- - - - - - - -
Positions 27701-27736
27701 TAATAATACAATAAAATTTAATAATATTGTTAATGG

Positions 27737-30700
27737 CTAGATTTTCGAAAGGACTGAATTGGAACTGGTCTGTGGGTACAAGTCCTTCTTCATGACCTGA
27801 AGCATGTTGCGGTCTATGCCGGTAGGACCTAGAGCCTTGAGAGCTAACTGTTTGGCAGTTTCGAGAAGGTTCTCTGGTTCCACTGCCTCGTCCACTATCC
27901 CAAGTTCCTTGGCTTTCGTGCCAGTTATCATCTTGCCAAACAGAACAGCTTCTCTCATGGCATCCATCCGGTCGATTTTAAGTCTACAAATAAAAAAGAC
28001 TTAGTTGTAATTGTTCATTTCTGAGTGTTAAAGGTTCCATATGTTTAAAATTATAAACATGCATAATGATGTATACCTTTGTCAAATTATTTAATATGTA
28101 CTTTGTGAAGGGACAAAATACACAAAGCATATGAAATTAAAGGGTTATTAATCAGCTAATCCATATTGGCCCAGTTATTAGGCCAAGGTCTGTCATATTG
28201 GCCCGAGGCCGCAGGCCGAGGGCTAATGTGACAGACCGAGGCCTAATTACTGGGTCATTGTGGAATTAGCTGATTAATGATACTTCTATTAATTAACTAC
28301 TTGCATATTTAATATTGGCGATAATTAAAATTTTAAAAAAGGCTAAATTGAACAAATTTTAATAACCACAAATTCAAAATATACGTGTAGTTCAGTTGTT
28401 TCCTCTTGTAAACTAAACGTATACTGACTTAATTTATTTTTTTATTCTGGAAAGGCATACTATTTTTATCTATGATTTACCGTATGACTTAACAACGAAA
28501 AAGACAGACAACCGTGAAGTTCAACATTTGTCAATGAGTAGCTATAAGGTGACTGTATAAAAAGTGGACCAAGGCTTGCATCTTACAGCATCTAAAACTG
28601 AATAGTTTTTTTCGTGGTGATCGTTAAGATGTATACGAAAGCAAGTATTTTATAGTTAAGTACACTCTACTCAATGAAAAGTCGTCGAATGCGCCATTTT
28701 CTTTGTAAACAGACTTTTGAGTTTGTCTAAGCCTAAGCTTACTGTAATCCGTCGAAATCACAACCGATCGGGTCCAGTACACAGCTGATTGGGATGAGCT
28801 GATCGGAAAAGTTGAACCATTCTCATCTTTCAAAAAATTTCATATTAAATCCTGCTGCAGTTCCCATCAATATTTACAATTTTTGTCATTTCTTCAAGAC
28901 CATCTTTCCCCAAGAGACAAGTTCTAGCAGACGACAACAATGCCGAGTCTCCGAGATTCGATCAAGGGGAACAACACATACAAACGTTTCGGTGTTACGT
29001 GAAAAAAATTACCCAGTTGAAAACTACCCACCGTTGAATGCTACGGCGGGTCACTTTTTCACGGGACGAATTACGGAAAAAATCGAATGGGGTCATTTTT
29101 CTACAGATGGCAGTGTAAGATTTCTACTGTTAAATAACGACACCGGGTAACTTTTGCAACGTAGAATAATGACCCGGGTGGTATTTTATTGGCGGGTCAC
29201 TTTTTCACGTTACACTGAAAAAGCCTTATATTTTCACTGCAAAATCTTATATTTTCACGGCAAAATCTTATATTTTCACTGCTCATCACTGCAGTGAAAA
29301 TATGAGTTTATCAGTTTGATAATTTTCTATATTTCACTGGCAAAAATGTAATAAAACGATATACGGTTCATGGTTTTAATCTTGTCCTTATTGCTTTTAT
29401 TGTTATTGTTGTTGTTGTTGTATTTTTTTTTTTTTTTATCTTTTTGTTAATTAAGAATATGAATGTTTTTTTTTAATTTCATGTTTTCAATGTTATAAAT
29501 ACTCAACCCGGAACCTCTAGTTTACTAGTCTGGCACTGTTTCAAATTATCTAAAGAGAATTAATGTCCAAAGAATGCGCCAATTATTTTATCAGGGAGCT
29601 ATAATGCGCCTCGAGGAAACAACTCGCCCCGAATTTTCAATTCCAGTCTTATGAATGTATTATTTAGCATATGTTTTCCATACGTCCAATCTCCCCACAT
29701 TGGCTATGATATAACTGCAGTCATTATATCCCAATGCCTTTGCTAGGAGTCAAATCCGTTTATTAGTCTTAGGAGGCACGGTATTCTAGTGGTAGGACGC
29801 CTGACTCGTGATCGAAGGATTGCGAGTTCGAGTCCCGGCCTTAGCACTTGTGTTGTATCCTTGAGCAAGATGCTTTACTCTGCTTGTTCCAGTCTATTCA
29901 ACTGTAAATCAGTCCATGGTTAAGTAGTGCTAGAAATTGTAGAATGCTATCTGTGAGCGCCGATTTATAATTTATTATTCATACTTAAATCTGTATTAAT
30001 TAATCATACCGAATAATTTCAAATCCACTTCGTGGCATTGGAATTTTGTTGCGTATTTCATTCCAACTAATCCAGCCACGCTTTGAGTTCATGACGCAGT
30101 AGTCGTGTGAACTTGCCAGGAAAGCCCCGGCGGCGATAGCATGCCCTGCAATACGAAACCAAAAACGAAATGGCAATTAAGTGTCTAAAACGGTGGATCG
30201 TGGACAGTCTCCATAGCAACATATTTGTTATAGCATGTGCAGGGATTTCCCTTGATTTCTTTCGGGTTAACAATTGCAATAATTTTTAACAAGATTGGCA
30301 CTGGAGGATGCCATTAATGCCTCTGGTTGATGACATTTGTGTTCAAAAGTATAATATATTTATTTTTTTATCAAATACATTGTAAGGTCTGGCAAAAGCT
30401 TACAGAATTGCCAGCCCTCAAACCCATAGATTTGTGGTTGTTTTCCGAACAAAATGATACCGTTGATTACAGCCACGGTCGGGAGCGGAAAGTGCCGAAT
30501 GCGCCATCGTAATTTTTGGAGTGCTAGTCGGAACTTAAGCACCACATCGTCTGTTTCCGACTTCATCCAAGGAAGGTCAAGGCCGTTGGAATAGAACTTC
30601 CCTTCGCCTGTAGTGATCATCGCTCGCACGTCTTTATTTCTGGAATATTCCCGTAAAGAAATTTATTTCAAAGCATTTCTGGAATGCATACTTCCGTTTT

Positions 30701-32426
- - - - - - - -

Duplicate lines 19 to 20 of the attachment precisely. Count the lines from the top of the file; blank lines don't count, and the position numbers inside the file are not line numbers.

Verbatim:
29201 TTTTTCACGTTACACTGAAAAAGCCTTATATTTTCACTGCAAAATCTTATATTTTCACGGCAAAATCTTATATTTTCACTGCTCATCACTGCAGTGAAAA
29301 TATGAGTTTATCAGTTTGATAATTTTCTATATTTCACTGGCAAAAATGTAATAAAACGATATACGGTTCATGGTTTTAATCTTGTCCTTATTGCTTTTAT